Sunrise over Tehran, Aug. 225:28 a.m., Tehran: Sunrise over Tehran. All is quiet in Haft-e-Tir Square as the city awakens. World hasn’t ended yet. At least, not that I’ve noticed.

The Islamic Republic News Agency reports:

Javier Solana, EU high representative for the common foreign and security policy, held a telephone conversation with Dr. Ali Larijani, secretary of Iran’s Supreme National Security Council on Sunday.

“I have had a telephone conversation with Dr. Ali Larijani. It has been a constructive conversation in which we reviewed different aspects of the Iranian nuclear program,” said Solana in a statement Monday.

“We both agreed on our openness, under the right circumstances, to further contacts with the aim of reestablishing confidence in the purely civilian nature of the Iranian nuclear program,” he added in a brief statement.

Meanwhile, in a meeting with a Syrian diplomat, Iran tries to rally all Muslims in support of Iran’s goals:

Chairman of Expediency Council(EC) Akbar Hashemi Rafsanjani in a meeting with Syrian Grand Mufti Sheikh Badreddin Hassoun here Monday stressed on necessity of solidarity among all Muslims.

EC chairman appreciated wise stances of President Bashar al-Assad on regional developments and said the Zionists were defeated in war with Lebanese and could not achieve their pre-designed military and political goals.

Rafsanjani emphasized that the regional countries should be aware and avoid domestic differences.

The Lebanese resistance showed that unity and solidarity among Muslims and Christians could remove differences.

Conveying President Assad’s warm and sincere congratulations for Iranian scientific achievements, Sheikh Hassoun said the West’s efforts to deprive Iran of peaceful nuclear technology is a plan to deprive Muslims of advanced sciences.

Referring to Rafsanjani’s speech in the Islamic Unity Conference, the Syrian grand mufti said, “Your comprehensive viewpoints on Islamic unity need further elaboration at international circles and in the presence of the heads of Islamic states.”

Earlier this summer, in June, Haft-e-Tir Square was the site of an organized protest of nearly 5,000 women, holding placards demanding “The right to divorce, the right to give evidence, the right to judge, and all the other violated rights.” According to the Iranian Revolutionary Socialist League,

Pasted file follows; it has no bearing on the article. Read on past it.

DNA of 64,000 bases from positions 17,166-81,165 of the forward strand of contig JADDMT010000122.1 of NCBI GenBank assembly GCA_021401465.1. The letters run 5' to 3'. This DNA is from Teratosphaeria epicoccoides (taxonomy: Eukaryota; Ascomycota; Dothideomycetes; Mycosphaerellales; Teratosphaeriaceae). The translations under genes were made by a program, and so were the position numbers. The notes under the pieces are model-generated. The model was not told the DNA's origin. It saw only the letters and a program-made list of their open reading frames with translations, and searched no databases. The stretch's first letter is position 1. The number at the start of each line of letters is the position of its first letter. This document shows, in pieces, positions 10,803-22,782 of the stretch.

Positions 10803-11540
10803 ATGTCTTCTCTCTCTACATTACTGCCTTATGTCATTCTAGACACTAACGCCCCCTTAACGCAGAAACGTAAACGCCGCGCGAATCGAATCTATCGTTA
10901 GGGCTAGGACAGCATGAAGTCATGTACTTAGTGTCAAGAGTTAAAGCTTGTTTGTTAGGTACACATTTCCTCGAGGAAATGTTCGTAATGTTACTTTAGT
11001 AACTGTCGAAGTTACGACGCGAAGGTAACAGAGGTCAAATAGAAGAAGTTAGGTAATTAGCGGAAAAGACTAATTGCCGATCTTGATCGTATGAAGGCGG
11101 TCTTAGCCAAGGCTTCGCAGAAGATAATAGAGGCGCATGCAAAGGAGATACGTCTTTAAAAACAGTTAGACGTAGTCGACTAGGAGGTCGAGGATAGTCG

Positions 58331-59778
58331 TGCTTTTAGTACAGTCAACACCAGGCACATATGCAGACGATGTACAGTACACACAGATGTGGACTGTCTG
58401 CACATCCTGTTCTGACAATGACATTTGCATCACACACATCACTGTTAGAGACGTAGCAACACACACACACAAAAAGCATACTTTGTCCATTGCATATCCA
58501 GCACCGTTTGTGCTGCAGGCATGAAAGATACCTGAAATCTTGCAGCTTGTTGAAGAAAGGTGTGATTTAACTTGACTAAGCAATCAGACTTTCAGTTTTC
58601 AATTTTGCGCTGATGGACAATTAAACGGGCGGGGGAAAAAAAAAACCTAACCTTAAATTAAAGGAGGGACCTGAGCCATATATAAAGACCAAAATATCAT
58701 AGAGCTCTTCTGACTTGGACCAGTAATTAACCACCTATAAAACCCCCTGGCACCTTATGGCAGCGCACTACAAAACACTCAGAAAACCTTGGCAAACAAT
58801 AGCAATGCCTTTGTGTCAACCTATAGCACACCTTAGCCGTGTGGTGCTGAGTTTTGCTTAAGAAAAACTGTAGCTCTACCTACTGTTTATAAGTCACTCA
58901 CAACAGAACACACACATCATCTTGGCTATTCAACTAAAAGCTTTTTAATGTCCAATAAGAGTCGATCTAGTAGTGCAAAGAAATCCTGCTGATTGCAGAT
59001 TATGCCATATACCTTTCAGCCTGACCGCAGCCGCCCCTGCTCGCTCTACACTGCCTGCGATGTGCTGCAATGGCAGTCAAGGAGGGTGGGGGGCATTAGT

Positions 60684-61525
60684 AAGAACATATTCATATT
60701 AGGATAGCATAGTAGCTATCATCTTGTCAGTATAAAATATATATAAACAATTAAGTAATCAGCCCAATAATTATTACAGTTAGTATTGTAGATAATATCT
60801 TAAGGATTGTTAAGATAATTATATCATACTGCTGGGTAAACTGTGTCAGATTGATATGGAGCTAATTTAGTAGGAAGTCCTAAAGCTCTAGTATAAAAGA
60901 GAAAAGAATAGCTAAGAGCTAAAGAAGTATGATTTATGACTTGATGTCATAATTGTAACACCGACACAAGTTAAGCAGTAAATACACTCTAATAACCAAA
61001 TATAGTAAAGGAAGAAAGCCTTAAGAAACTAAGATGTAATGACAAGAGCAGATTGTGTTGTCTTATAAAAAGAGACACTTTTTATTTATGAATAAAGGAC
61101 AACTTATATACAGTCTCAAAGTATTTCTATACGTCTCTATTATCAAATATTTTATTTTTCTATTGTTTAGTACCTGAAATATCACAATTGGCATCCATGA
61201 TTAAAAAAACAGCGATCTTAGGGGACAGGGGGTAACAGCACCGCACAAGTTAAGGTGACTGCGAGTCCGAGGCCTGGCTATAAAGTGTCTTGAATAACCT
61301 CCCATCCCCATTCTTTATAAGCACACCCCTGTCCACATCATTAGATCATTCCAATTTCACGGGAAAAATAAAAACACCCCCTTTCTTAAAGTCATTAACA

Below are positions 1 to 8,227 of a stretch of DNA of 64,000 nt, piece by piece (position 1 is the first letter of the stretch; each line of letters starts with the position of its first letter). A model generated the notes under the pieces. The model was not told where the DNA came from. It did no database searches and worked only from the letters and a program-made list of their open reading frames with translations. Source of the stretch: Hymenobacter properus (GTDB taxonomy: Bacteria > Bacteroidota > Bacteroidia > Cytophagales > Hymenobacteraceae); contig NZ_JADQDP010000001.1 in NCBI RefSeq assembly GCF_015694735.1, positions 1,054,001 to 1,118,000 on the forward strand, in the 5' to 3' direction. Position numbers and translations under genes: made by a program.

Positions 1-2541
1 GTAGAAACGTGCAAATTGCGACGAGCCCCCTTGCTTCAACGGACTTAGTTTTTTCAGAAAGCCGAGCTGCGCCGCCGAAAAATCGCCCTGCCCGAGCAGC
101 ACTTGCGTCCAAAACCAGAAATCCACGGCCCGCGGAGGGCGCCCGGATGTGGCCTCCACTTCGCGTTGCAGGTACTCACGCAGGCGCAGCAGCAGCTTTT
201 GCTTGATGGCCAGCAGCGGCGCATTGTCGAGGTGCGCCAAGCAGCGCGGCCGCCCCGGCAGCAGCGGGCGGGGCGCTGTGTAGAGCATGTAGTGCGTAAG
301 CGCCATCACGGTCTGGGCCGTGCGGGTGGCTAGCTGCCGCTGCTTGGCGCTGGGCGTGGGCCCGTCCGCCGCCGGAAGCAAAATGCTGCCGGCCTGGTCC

The response of the security forces shows how seriously the regime took this protest: four mini-buses full of officers from the police and other repressive bodies of the state were present. They included female police officers who attacked the women using their batons and tear gas. In addition to beating the women, women’s activists and their supporters, the security forces used pepper spray and tear gas to disperse the crowd and to stop any onlookers joining the demonstration.

Is this more evidence of a robust moderate democratic movement? Not exactly. As Kamangir, “an Iranian looking at Iran as a foreigner,” writes:

Unlike reports in the Western media, the average Iranian is not the well-dressed, lipstick-wearing woman of northern Tehran who speaks with Western reporters about Channel, Gucci and Jennifer Lopez. The average Iranian is from the lower income brackets and lives outside Tehran.

Fair enough. All that the June demonstration proves is that Iran is a multi-dimensional society that is feeling cultural pressures at the edges.

It’s sunrise on Haft-e-Tir Square, August 22, and not a peep out of anyone — not even a lipstick-wearing woman.

7:15 a.m., Tehran: I still don’t see the Mahdi anywhere, at least not on any of the Tehran Traffic Control and Surveillance Center webcams. And Jon Stewart is pointedly ignoring the issue.

The Baha’is, by the way, beg to differ with Mahmoud Ahmadinejad and other Shi’ite Muslims over the reappearance of the Mahdi: they claim that shortly after the 1000th anniversary of the imam’s disappearance, Sayyid Ali Muhammad Shirazi proclaimed himself to be the incarnation of the 12th Shi’ite imam,and announced that he was bringing Islamic law to an end, initiating a new prophetic cycle. Shirazi, also known as “The Bab,” was executed by a Persian firing squad in July 1850. I guess it’d be quite embarrassing if The Bab were, indeed, the real thing.

The Sunnis, meanwhile, do not believe in any of this. They believe the 11th imam died without offspring. So dialogue between Shi’ite regimes who mutter about the return of the Mahdi, and Sunni regimes who think that’s crazy-talk, is always a little sketchy. It takes something big — like an Israeli foray into Lebanon — to get these folks back in each other’s good graces.